Big Billy and the South



2 comments
by Matt Sutton

"Oh, Billy, Billy, Billy. This is a biggie! Don't let me down, Billy!"--Caddyshack

Just in time for the slackers who are scrambling to place their fall book orders at the very last possible minute, Steven P. Miller's Billy Graham and the Rise of the Republican South will be out in paperback any day now. The book has received extremely positive (and well-deserved) reviews:

"Billy Graham and the Rise of the Republican South, a study of the evangelist's relationship to the cause of civil rights on the one hand and the cause of conservatism on the other, does justice to the tensions and complexities involved—for Graham, for the South and for the country."—Ross Douthat, New York Times

"With this book, Steven P. Miller emerges as a significant new voice in the history of evangelical Christianity. . . . The book opens new territory for modern American religious and political history, and for this reason it should be considered essential reading."—Donald T. Critchlow, Reviews in American History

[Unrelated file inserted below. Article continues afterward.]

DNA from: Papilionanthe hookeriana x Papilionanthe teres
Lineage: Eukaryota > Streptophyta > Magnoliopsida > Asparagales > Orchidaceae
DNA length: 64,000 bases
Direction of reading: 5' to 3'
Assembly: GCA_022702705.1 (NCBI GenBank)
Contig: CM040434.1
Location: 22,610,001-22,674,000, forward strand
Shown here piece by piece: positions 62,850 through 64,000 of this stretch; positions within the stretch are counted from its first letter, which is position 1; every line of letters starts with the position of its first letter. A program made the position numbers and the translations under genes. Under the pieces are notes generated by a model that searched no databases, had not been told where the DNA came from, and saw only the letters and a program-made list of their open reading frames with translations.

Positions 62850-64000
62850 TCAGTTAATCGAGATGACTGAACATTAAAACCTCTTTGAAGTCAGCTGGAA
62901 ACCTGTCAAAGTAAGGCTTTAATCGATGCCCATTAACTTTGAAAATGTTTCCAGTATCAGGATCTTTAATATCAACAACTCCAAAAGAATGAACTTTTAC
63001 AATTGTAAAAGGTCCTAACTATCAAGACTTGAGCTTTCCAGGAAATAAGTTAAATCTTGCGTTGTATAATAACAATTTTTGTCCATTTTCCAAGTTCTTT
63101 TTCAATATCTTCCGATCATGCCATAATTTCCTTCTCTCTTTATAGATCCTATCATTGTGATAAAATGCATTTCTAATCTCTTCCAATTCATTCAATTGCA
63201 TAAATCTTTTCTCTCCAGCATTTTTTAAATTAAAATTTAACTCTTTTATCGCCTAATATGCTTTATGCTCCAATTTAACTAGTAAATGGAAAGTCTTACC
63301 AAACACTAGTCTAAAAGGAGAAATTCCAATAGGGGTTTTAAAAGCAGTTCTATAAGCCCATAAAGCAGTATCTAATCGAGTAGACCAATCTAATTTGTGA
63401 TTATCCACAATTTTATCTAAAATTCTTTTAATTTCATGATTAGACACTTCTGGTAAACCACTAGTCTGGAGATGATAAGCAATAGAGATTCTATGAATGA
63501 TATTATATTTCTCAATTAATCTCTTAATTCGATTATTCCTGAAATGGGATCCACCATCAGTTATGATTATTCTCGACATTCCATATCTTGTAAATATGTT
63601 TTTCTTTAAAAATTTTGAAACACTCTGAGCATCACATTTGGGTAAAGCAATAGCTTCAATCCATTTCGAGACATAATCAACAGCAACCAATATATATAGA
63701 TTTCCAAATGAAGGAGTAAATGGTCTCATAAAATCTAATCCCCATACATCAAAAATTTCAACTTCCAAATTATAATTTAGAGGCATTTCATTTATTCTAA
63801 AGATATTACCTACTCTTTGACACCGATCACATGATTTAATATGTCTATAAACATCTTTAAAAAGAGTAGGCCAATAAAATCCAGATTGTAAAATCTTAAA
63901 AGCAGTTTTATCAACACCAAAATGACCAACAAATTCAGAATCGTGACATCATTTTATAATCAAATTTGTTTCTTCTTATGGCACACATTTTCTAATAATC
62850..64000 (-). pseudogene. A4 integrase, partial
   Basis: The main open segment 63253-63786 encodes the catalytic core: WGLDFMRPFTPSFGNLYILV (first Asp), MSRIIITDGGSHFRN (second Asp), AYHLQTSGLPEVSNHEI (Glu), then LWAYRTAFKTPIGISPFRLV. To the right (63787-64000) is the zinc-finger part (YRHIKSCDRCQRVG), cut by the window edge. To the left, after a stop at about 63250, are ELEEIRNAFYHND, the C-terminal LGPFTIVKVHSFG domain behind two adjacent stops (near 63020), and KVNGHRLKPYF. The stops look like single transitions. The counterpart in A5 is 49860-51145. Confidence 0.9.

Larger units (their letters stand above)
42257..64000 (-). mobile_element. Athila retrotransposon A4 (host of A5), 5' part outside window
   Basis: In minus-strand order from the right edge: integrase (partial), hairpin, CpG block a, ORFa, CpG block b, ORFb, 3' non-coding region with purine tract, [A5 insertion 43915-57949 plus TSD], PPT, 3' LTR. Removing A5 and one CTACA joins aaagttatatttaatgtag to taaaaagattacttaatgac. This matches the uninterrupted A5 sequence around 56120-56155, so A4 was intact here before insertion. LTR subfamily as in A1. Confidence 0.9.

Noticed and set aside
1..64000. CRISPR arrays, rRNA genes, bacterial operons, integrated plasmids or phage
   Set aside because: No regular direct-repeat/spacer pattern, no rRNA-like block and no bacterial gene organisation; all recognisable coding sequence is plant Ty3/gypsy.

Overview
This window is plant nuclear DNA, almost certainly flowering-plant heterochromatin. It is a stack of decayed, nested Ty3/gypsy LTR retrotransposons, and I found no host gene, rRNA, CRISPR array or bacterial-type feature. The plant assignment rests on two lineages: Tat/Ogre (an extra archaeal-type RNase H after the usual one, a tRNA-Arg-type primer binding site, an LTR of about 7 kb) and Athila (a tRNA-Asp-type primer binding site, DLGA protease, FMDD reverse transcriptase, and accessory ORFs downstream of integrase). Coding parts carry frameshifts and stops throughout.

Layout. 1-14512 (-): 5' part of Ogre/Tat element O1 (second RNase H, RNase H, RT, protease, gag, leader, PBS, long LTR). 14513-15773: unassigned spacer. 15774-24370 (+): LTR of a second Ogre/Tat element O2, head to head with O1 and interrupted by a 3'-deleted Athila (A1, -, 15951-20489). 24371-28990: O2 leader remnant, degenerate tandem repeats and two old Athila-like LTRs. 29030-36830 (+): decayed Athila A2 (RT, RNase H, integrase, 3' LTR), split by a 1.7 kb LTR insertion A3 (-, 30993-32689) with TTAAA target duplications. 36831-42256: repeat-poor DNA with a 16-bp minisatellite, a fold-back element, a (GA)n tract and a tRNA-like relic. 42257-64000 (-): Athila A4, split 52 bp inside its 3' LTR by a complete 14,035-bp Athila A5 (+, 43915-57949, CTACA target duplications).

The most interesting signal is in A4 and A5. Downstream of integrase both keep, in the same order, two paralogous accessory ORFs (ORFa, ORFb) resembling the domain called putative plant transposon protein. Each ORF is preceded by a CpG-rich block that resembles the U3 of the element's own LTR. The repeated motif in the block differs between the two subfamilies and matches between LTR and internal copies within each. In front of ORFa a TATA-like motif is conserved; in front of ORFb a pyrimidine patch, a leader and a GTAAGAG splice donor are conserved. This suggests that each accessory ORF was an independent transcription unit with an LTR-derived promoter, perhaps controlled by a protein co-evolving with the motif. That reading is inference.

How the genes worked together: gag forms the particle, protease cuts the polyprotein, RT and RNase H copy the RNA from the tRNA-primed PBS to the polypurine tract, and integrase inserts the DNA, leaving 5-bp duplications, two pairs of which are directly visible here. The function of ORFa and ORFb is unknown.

"Wonderfully readable, engrossing . . . . A captivating history and a profound work of scholarship. Miller ably shows how evangelicalism aided the new conservatism long before the Christian Right exploded onto the scene."—Randall J. Stephens, Journal of American History

"Beautifully written, well argued and carefully researched . . . . Thanks to Miller's engaging and provocative book, Billy Graham and modern conservatism will never look the same."—Social History

[The unnamed reviewer on the Penn website writing for Social History is me. I long for the day that I will be as famous as Randall and therefore worth identifying!]

This is a great book for classes on the modern US, religion, and/or conservatism. Buy it! (And assign it along with Paul's Through the Storm).

2 comments:

Edward J. Blum at: August 15, 2011 at 10:46 AM said...

Agree and agree. Miller's book is terrific and from a press really making a name for itself in religious history (wink, wink)

Randall at: August 15, 2011 at 1:41 PM said...

You're right. It would work really well for the classroom or seminar.

Also, "Sutton" is nearly as famous as "McPherson"!!

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